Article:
Appalachia Zero Waste Initiative Receives $2,000 for Cleanups

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Ohioan Americorps members are preparing for the next four of five cleanups in the Appalachian region that started last Saturday.

The cleanup events, held throughout the Sunday and Monday Creek Watersheds, are funded by the Ohio Department of Natural Resources.

Americorps volunteers received $2000 from the ODNR for the cleanups that fall under the Appalachia Zero Waste Initiative.

The first cleanup occurred on March 17 in the Trimble Township Community Forest, outside the town of Glouster.

Rose Keyes is one of the six Americorps volunteers that helped in Glouster. “Even though we had a small group, we got an enormous amount of trash out of there.” The group removed 38 tires and over a ton of trash out of the forest.

Since Americorps is a federal government program, it is not uncommon for the volunteers to receive financial aid from the ODNR. Keyes says the $2000 fund can make a big difference.

“Without the fund, we would have still tried to do the cleanups. But it would have been a lot more challenging,” she says.

Part of Americorps’ position is the mapping and cleaning of illegal dumping areas. “Another big part of that is trying to determine effective preventive measures,” Keyes says. “Education is an important part of that.”

That is why the volunteers also use ODNR’s money for spreading flyers and brochures, giving presentations and organizing community meetings. 

Keyes says illegal dumping is a big issue in Appalachian Ohio, fed by financial difficulties, old household habits and a lack of education.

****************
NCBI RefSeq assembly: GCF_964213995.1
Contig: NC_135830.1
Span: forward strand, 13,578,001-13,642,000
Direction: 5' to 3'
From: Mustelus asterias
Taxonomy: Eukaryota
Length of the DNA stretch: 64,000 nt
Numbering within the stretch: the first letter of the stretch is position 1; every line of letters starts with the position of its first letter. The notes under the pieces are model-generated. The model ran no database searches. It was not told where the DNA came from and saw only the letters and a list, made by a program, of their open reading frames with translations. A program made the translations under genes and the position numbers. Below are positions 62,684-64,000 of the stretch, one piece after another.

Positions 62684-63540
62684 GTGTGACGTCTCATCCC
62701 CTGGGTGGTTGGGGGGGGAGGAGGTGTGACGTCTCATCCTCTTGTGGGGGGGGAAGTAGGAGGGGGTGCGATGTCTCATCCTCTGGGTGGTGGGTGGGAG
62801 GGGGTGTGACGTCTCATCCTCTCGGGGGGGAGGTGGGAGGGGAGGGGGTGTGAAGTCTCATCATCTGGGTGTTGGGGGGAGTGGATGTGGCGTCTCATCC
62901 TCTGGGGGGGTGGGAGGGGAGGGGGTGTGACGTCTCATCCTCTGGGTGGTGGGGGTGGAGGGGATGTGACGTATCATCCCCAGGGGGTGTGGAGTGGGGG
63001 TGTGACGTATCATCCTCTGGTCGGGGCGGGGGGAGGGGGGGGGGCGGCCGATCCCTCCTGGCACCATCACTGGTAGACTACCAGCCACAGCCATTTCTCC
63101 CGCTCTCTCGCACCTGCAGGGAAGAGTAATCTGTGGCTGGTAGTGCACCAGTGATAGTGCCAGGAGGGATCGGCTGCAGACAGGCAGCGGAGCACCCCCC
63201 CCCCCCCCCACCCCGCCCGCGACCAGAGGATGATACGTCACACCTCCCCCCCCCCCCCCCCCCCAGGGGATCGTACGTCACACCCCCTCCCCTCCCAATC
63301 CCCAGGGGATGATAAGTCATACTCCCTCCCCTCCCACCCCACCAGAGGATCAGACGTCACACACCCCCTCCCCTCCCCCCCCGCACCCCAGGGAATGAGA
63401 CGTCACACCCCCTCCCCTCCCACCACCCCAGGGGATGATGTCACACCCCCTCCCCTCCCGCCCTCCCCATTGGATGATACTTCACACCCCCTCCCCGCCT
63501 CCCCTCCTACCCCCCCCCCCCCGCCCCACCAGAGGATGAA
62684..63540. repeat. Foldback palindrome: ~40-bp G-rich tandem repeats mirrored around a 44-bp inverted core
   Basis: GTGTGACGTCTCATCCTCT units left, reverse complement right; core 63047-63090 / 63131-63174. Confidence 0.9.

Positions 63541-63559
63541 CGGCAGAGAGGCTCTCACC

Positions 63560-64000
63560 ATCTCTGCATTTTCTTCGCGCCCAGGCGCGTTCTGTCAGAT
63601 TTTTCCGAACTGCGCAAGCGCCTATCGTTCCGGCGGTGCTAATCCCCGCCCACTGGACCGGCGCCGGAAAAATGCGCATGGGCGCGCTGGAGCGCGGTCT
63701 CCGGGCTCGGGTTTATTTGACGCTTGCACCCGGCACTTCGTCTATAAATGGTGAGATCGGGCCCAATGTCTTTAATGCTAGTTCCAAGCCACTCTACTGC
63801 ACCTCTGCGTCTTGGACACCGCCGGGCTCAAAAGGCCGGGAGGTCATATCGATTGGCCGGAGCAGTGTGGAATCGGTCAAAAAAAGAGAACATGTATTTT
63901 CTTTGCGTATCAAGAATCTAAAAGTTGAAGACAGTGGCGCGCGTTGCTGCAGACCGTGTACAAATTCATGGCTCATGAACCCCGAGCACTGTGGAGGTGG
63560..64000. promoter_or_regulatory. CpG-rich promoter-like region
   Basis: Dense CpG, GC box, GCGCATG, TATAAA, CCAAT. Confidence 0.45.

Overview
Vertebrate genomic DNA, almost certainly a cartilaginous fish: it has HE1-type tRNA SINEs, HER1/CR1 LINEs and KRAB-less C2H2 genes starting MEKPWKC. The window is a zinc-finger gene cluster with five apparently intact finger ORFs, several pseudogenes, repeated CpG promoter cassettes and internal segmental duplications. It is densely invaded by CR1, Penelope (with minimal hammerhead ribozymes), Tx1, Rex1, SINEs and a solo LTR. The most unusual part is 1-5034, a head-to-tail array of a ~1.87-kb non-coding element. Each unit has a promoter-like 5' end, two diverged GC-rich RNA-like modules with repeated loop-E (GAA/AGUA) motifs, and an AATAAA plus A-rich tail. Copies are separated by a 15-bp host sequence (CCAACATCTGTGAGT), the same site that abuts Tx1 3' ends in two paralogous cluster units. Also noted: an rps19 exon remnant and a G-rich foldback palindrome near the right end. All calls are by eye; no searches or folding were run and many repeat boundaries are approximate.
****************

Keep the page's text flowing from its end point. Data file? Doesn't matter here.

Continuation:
“This is an impoverished region of the state so a lot of people might not be able to afford to pay for trash pickup,” says Keyes.

“Also a lot of the sites that we see are legacy dumps that are seen as the town dump. If there is a site that’s been dumped on for 50 years it can kind of just become sort of the norm, the place where people just go and throw their trash. And a lot of it is also education; informing people about the hazards of dumping trash.”

Keyes has noticed an increasing amount of support from individuals, agencies and counties, which she finds to be very encouraging.

“I feel like we’re sort of on the brink of some really cool changes to the waste stream,” Keyes says.

Keyes sees the cleanups as a rewarding activity. “It’s very physical labor, you know, you get muddy and grindy and sweaty. And everyone is always in very good spirits. It’s a weird thing because on the one hand you don’t want all this trash to be out there but on the other hand it feels really good to be there and picking it up. You feel like you’ve done something good for the community and the environment.”

The next four cleanups will take place in Perry, Hocking, Morgan and Athens Counties.

All cleanups meet at 10am at the Glouster Memorial Park on Routh 13 in Glouster and last until 2pm.

Those who are interested in volunteering are asked to call the Rural Action Office at 740-767-4938.